Products, Services, and Data
Transportation System Components
Transportation is the “act or means of carrying people or goods from one place to another1.” The role of a transportation system is to provide an effective and efficient way of doing this. Like any “system,” a transportation system is comprised of multiple, interconnected components, each of which serves a unique role, while also supporting the other components.
In Communities in Motion 2040 2.0 (CIM 2040 2.0), COMPASS will focus on four transportation components, and how they work in tandem to comprise a complete transportation system:
Appropriate bicycle and pedestrian infrastructure is an integral part of a comprehensive transportation system. Providing for bicyclists and pedestrians contributes to a healthy community by reducing air pollution through reducing the number of vehicles on the road, as well as by increasing the individual health of those who walk or bike. Bicycle and pedestrian use also supports other transportation modes by reducing the number of cars on the road – thus reducing both congestion and maintenance needs – and providing for the “first and last mile” – that portion of a trip before and after a person uses public transportation or parks their private vehicle.
Freight (movement of goods)
While “transportation” serves to move both people and goods, most transportation planning efforts in the Treasure Valley have focused on the movement of people. Through CIM 2040 2.0, COMPASS is elevating the discussion of freight issues in the Treasure Valley to ensure freight movement is deliberately considered in planning decisions. To that end, COMPASS has convened a Freight Advisory Workgroup, conducted a study of agricultural freight, and initiated a study to collect vehicle classification count data on key corridors, gather information on air and rail freight, and compile information on freight as related to pipelines.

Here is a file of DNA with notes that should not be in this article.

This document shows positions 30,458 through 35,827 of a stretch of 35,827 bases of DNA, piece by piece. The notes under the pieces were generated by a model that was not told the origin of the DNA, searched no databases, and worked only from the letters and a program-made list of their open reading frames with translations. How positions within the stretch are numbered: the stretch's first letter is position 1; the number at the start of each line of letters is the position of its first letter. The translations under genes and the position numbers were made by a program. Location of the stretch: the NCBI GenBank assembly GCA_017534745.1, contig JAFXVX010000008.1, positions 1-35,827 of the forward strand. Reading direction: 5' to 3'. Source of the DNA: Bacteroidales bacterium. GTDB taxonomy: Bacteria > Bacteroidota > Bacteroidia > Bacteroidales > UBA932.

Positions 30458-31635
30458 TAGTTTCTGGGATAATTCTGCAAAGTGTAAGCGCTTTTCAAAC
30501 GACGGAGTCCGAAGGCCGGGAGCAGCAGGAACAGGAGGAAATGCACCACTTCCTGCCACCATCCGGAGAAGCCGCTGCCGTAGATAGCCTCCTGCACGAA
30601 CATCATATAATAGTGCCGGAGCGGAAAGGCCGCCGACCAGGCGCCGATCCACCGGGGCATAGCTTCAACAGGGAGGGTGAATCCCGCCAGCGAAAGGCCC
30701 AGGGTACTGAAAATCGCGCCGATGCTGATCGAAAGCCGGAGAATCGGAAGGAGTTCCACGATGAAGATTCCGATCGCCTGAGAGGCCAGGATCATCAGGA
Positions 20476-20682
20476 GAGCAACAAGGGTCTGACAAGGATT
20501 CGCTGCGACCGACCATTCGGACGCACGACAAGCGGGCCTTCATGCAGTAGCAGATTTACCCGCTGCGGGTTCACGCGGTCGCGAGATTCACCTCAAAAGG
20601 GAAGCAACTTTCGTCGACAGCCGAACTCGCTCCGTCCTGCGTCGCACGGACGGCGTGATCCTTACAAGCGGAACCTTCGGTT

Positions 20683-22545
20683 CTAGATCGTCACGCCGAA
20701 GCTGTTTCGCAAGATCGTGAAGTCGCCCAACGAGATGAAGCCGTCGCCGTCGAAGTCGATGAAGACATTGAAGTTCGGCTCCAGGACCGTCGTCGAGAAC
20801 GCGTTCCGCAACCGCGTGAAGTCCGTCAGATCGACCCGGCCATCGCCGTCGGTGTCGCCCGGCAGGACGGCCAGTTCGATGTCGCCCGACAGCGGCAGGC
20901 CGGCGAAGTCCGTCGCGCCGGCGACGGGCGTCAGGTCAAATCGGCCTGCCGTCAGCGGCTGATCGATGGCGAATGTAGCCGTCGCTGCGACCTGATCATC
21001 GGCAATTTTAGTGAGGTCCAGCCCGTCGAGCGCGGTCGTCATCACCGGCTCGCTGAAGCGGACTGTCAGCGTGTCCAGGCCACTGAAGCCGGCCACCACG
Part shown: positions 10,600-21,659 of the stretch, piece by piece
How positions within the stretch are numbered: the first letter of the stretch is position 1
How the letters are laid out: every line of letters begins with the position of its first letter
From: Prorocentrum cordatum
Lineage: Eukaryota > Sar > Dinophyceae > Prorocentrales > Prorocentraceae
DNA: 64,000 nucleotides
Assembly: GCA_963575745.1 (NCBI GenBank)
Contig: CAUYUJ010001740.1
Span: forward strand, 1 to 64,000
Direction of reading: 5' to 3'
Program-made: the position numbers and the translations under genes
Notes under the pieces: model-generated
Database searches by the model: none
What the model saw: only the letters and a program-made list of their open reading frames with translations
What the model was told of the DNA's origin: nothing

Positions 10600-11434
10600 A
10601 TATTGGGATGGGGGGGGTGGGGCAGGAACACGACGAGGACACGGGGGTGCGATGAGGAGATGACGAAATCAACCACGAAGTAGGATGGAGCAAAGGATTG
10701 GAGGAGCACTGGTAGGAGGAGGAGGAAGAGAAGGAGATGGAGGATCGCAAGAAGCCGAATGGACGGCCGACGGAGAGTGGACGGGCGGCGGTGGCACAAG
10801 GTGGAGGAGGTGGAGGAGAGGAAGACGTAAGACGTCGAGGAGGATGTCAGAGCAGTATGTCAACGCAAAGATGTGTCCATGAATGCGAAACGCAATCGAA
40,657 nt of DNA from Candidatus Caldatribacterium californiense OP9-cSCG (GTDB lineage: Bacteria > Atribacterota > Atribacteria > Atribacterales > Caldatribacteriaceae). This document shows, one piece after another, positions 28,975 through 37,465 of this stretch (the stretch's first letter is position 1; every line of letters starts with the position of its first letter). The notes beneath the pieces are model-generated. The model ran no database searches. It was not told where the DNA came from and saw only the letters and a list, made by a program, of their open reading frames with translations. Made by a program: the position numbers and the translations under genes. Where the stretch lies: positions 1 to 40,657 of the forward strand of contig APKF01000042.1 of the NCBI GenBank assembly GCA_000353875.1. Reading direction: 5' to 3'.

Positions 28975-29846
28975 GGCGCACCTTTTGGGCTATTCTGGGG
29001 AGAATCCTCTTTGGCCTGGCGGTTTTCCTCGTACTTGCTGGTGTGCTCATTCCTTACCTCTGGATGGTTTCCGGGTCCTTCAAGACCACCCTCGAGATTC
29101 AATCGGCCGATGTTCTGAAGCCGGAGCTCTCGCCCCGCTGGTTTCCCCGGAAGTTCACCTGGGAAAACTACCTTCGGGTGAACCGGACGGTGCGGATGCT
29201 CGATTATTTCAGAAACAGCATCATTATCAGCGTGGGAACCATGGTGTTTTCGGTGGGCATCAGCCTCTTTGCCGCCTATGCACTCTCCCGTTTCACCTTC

Public transportation – locally comprised of buses and commuter vans – serves an integral role in the overall transportation system. Public transportation supports other transportation components by taking single-occupancy vehicles off the road and providing transportation services for those who cannot, or choose not to, drive personal vehicles, while providing air quality, maintenance, and congestion benefits. Public transportation serves everyone from those who are too young or old to drive, individuals with disabilities that prevent them from driving, low income individuals, and those who choose not to drive for health, economic, environmental, or other reasons. COMPASS is assessing public transportation needs and options in Ada and Canyon Counties to define the role of public transportation in the overall regional transportation system.
Roadways are the backbone of the transportation system in Ada and Canyon Counties. Buses, commuter vans, and freight vehicles rely on our roadways. In addition, bike lanes and sidewalks along roadways provide a significant portion of our local bicycle and pedestrian infrastructure.
All transportation needs should be considered when designing roadways and means of meeting those needs must be intentionally built into the transportation system design. One example of discussing how all these transportation system components merge is the concept of “complete streets.” The idea of complete streets is to plan and design roadways with an appropriate balance for all users – bicyclists and pedestrians, public transportation users, freight, and auto users. A key premise of complete streets is to plan roadways within the framework of the entire transportation system. That is, each individual roadway does not need to serve all needs for all users – one road can be designed to maximize the efficiency for freight traffic, while a parallel route can be designed to maximize efficiency for bicyclists.
To learn more about the Communities in Motion 2040 2.0 components, contact Liisa Itkonen or call 208/475-2241.